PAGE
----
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Marquette Wire

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Marquette Wire

Marquette golf is the beneficiary of two lifelong friends

First-year Ryan Banas (left) and junior Patrick Adler (right) have been playing golf together since grade school. (Photo courtesy of Patrick Adler.)
First-year Ryan Banas (left) and junior Patrick Adler (right) have been playing golf together since grade school. (Photo courtesy of Patrick Adler.)

Travis Scott’s “Sicko Mode” is blasting in Patrick Adler’s Jeep Liberty. In the passenger seat next to Adler sits Ryan Banas. It is 2020 and the two are high schoolers.

Banas turns his phone to Adler and films him rapping along with the song before a Loyola Academy golf match; a normal hype-up ritual for the pair.

The two have been playing golf together since grade school, and the first-year Banas joined the junior Adler at Marquette this fall.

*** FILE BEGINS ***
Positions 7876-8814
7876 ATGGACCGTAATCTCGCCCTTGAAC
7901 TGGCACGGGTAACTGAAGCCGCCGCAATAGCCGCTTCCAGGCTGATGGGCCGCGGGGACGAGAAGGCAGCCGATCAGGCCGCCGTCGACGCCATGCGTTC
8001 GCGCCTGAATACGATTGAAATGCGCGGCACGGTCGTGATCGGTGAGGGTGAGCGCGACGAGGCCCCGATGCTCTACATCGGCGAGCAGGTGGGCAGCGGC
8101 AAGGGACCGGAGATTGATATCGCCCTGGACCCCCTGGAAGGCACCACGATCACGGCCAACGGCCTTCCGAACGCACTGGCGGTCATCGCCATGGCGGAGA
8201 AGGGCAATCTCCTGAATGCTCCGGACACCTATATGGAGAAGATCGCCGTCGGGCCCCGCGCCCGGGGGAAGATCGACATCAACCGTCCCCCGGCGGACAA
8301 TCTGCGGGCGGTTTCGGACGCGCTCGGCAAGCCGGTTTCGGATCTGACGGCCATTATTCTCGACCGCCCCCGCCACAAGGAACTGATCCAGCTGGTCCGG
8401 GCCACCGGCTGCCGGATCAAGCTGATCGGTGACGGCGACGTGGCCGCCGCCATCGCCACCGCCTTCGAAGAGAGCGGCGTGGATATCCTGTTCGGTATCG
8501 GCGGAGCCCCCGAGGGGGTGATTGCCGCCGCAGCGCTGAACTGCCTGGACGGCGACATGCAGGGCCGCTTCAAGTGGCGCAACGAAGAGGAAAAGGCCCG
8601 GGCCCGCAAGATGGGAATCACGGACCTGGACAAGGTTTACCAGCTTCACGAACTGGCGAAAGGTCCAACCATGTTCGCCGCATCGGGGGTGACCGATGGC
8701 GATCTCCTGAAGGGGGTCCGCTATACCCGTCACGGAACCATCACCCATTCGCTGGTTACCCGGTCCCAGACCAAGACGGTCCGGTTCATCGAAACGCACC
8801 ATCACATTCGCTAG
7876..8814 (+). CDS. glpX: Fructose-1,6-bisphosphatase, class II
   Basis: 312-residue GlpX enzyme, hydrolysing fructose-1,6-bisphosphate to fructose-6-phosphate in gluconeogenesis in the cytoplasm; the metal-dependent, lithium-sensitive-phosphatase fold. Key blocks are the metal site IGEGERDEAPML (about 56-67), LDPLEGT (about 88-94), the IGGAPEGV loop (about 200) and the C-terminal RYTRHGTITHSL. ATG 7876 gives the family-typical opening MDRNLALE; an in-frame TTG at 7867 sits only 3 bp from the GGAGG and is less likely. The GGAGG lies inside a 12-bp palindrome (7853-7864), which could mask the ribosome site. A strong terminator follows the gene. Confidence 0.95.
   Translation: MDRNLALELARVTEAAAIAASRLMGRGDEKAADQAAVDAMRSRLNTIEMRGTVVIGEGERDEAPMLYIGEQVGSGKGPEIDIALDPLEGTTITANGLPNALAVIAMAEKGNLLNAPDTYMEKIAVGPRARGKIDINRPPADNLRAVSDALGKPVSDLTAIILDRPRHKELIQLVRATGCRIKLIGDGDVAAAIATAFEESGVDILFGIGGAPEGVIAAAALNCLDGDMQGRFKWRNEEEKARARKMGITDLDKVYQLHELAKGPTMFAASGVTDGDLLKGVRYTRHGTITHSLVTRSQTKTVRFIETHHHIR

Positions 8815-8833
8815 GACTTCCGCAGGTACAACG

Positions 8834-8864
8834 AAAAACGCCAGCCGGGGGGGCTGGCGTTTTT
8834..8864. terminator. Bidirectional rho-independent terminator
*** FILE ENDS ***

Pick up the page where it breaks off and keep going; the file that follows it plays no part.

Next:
Adler said Banas following him to Marquette has been like a dream come true.

“Ryan was one of the only guys who had the same aspirations as me on the high school team,” Adler said. “Leaving him to come to Marquette was tough, but having him follow me here has been cool because we get to continue what we had in high school and make each other better daily again.”

The pair met through a mutual friend and hit it off on the golf course. Growing up, they played at North Shore Country Club in Glenview, Illinois, where they became partners at their PGA Junior League and consistently started playing together.

Banas and Adler as youth golfers. (Photo courtesy of Patrick Adler.)

Competition was central to Adler and Banas’ practice growing up before they came to Marquette. Adler said the two might only be where they are today because of it.

“When we beat each other, the loser would be mad and want to get better,” Adler said. “To be able to have another guy that’s equally your level constantly push you is a big thing, and it has contributed to the success we have both had.”